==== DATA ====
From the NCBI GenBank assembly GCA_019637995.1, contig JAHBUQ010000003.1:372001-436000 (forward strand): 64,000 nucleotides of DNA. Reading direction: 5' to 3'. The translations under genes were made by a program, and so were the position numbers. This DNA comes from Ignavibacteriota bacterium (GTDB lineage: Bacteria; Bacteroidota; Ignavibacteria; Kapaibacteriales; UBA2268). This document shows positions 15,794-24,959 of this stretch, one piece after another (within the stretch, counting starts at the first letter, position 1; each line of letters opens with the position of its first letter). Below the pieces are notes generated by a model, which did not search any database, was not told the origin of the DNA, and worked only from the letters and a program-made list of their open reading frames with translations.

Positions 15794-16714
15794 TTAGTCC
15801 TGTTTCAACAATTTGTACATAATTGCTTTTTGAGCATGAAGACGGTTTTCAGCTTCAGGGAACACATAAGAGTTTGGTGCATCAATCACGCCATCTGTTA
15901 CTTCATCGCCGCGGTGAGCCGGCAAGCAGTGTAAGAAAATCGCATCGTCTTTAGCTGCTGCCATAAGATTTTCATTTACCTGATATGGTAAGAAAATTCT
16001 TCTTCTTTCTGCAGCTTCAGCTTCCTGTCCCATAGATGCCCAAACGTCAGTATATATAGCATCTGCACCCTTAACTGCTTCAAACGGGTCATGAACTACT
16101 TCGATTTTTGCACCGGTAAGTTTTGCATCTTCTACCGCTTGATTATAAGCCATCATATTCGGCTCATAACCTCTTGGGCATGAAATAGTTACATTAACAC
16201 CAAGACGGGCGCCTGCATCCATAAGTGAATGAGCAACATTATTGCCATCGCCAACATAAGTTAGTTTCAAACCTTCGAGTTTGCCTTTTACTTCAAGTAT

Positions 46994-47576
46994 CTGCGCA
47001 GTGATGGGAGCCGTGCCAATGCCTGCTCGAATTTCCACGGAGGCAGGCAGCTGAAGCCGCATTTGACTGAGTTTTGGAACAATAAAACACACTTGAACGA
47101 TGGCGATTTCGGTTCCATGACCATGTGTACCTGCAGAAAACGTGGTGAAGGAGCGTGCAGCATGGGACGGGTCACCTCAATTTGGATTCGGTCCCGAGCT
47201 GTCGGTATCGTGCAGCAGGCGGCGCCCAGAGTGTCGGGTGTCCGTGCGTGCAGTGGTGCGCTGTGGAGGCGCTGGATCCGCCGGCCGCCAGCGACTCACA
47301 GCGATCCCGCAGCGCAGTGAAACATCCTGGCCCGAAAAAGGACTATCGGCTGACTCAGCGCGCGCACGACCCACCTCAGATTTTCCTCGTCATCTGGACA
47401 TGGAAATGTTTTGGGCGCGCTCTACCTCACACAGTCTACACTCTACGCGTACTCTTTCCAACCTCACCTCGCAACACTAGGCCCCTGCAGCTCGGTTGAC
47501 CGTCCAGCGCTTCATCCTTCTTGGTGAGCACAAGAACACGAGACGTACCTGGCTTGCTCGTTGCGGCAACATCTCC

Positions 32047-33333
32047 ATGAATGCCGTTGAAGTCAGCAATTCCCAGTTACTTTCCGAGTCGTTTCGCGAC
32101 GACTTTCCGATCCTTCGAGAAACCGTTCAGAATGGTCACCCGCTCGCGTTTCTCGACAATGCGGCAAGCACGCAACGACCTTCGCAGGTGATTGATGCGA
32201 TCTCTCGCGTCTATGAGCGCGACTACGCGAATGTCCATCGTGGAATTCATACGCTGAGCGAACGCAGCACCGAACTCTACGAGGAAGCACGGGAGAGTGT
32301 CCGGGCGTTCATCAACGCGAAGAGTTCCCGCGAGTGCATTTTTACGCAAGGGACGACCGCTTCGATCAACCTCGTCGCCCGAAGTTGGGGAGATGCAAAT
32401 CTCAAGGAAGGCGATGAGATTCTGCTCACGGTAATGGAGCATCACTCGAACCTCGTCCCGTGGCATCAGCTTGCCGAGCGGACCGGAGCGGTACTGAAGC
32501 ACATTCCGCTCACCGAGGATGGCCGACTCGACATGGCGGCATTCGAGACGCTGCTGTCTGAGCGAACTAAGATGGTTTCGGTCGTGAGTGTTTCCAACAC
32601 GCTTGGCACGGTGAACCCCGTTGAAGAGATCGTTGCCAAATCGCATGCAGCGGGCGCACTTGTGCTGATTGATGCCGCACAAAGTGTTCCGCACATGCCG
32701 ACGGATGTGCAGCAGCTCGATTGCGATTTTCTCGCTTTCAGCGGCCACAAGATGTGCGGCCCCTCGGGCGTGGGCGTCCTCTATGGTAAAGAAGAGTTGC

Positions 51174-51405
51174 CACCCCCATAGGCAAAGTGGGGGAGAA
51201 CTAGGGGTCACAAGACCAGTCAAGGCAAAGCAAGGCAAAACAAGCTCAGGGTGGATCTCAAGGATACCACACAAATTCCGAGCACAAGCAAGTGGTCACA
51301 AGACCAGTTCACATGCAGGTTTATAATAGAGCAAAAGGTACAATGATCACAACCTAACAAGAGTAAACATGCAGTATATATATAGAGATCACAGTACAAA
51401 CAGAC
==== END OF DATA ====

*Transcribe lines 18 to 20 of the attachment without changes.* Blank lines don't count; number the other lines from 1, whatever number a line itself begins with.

32047 ATGAATGCCGTTGAAGTCAGCAATTCCCAGTTACTTTCCGAGTCGTTTCGCGAC
32101 GACTTTCCGATCCTTCGAGAAACCGTTCAGAATGGTCACCCGCTCGCGTTTCTCGACAATGCGGCAAGCACGCAACGACCTTCGCAGGTGATTGATGCGA
32201 TCTCTCGCGTCTATGAGCGCGACTACGCGAATGTCCATCGTGGAATTCATACGCTGAGCGAACGCAGCACCGAACTCTACGAGGAAGCACGGGAGAGTGT